How to define the soil in your area
The National Resource Conservation Center claims the following about soil: Soil contains natural materials and is made up of solids (minerals and organic matter), liquid and gases found on land surfaces. Soil consists of layers that are distinct from the surface it covers. Its main purpose is to provide nutrients to plants. The top of the soil layer is called top soil, and it is what most people think of when they think of soil.
What makes soil? The three main ingredients in soil are sand, silt and clay. How the soil feels and its texture depends on how much of each is in the soil. Sand is the largest soil particle, is rough and does not hold many nutrients. The smallest particle in soil is clay, which is smooth when dry and sticky when wet. The more clay the soil has, the heavier it is. Clay holds a lot of nutrients, but it does not allow air and water through very well. Silt particle size lies somewhere between sand and clay. Silt is smooth and powdery when dry and smooth but not sticky when wet. Premium soil contains more silt than sand and clay.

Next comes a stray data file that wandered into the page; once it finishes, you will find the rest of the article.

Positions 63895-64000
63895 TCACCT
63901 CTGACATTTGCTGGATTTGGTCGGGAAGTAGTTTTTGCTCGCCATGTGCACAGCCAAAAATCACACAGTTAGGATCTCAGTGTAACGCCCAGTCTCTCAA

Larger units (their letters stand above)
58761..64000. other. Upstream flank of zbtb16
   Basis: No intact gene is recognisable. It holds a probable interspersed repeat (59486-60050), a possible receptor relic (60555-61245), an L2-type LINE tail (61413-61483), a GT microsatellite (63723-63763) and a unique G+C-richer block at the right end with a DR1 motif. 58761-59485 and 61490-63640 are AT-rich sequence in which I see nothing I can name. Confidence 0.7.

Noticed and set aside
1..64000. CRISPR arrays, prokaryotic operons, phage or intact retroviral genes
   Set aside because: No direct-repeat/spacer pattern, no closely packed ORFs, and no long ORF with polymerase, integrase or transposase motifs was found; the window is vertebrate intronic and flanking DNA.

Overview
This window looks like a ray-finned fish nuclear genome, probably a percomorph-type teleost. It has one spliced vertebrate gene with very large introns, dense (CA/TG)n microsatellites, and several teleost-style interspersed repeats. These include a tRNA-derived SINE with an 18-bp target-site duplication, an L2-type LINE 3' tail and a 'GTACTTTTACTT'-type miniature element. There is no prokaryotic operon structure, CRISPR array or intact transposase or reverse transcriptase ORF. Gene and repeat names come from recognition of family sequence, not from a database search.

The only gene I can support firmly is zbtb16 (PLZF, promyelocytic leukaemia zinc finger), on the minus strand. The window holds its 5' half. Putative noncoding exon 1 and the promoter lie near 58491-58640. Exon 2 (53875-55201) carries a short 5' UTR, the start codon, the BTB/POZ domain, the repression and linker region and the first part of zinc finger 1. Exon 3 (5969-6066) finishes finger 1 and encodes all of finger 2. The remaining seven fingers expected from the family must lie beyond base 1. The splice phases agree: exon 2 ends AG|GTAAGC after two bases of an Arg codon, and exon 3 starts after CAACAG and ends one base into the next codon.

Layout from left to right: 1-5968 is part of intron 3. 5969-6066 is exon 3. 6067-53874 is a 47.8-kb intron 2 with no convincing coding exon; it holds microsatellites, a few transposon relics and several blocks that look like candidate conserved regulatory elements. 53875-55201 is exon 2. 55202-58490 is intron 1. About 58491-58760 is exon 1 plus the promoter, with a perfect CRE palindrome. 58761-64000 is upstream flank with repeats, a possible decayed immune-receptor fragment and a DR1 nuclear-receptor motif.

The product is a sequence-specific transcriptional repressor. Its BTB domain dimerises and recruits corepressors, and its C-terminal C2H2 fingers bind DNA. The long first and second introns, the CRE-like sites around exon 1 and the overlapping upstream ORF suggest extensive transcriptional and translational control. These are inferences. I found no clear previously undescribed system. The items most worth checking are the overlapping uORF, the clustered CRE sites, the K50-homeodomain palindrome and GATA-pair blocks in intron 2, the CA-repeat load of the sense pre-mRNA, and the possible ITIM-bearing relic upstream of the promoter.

[MORE: Test your soil! Soil Testing 101]
What type of soil is in the back yard? Soil types vary from region to region and even from back yard to back yard. The best way to determine common soil types in your region is to talk to your local agriculture extension service agent, experienced gardener or farmer. Determine your soil type by doing the following. Take a handful of moist soil and squeeze it. If it holds its shape and crumbles with a light poke, you have an excellent silty soil. If it holds its shape even when poked, you have soil consisting mainly of clay. If it falls apart when you open your hand, your soil is sandy.